DEFIANT members of the faction led by former Vice-President Joice Mujuru said yesterday it would be folly to write off the country's former deputy as she can easily bounce back and succeed President Robert Mugabe when he leaves office.

In separate private briefings, Mujuru's allies said Zanu PF would have to call for an extraordinary congress to elect Mugabe's successor, during which they believe Mujuru could bounce back as the party's president and first secretary.

The top Zanu PF officials said First lady Grace, who currently wields plenty of power merely on account of being Mugabe's wife, would not command as much authority when her husband vacates office.

During her meet-the-people rallies in October last year Grace successfully pushed for Mujuru's ouster ahead of the December congress.

One former politburo member said: "If anything befalls President Mugabe the party will have to call for an extraordinary congress to elect his replacement. It is at this congress where nominations from the provinces will be presented and endorsed. I strongly believe that Mai Mujuru is still in the running for the top post when it falls vacant."

Mujuru's allies were, however, quick to point out that the legal challenge they were mounting was not an attack on Mugabe's authority but on the "illegal" congress which adopted constitutional amendments that allowed the president to appoint his two vice-presidents — Emmerson Mnangagwa and Phelekezela Mphoko.

"At the moment we are not challenging President Mugabe's post and authority. We respect that. He was endorsed by 10 provinces — that we agree with. But what we are saying is that the congress was illegal," said another top party official.

"We don't agree with the way the presidium was appointed. If it was elected we wouldn't have a quarrel. They were appointed through amendments adopted by an illegal crowd. Congress is supposed to be attended by elected office holders, not people in an acting capacity. The amendments are therefore null and void."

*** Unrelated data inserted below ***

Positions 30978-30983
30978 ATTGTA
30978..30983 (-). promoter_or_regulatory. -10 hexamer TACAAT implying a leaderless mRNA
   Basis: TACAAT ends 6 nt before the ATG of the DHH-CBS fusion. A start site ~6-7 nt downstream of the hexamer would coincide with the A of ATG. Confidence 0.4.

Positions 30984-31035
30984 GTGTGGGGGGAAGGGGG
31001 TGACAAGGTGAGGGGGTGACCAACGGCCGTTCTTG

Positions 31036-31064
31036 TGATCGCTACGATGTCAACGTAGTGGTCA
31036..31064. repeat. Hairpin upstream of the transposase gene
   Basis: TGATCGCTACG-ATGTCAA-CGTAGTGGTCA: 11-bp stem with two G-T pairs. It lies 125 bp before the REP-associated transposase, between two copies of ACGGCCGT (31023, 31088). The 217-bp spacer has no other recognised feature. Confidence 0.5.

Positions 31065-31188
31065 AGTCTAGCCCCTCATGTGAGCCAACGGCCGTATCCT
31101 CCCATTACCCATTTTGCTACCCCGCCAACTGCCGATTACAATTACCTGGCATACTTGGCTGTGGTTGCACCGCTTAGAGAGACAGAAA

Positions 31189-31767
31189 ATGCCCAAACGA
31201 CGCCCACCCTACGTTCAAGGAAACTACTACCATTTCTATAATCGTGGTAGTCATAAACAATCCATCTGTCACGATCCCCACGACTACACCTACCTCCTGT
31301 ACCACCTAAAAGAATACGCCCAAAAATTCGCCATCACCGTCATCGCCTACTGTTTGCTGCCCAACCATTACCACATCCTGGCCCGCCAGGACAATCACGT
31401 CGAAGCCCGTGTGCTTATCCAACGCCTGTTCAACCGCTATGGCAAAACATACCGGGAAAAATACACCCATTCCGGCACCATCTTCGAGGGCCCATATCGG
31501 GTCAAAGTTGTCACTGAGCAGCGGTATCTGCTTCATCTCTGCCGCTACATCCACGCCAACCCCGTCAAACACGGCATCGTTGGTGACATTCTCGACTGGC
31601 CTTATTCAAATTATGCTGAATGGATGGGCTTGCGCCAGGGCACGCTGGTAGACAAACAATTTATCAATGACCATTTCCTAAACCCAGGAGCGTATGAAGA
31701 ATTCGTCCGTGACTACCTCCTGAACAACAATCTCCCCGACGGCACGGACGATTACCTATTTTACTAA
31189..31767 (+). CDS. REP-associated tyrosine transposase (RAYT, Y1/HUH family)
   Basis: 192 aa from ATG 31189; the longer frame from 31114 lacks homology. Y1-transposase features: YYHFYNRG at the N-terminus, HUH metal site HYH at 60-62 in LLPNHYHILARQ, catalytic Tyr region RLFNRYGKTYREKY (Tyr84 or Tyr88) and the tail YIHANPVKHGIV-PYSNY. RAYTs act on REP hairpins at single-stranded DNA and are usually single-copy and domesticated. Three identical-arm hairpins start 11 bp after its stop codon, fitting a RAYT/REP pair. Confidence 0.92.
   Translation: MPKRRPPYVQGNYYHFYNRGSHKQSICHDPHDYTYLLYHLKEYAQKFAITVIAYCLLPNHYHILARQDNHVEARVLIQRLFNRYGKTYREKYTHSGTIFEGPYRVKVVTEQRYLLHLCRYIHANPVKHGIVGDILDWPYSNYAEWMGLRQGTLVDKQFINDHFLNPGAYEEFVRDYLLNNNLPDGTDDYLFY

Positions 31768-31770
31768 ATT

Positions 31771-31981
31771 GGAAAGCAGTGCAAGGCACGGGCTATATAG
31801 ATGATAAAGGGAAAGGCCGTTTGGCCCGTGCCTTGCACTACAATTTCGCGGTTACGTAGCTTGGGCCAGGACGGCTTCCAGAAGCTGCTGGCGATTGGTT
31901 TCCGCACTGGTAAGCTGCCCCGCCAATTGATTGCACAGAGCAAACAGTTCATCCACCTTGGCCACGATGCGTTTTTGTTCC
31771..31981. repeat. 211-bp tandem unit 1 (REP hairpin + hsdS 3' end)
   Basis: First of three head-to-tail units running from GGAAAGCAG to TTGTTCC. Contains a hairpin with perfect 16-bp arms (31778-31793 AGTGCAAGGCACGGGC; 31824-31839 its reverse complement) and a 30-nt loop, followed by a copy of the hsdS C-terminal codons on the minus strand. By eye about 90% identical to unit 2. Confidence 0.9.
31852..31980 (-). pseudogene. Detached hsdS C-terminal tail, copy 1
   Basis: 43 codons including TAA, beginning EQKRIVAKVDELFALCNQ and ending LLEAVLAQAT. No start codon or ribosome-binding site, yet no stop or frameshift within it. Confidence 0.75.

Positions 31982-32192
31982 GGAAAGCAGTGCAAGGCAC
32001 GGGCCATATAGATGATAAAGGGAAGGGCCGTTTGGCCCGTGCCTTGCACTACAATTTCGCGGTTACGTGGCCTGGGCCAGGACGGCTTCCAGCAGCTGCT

According to the Zanu PF constitution, any proposed amendments shall be submitted to the secretary for administration at least three months before the date of the meeting of the central committee.

The secretary for administration, upon receipt of the proposed amendments, shall circulate them to the provinces at least two months before the date of meeting.

However, the amendments which gave Mugabe power to appoint all politburo members were adopted by the politburo a week before the December congress and these were never circulated to the provinces.

The central committee adopted the amendments which removed provisions stating that one of the vice-presidents shall be a woman and the election of the presidium — except for the president — the day before the congress.

The amended clause stated that the president, his two deputies and chairperson shall stand elected when they receive nominations from at least six provinces.

Ousted secretary for administration Didymus Mutasa on Monday issued a strongly-worded statement indicating that disgruntled Zanu PF members were preparing to mount a court challenge to the legality of the holding of the party's congress and endorsement of the constitutional amendments that scrapped the election of national office bearers.

"We are determined to push our agenda. The strategy is to push out the mafikizolos (Johnny-come-latelies). They can't take control of the party we fought for — a party of freedom fighters," said a former politburo member.

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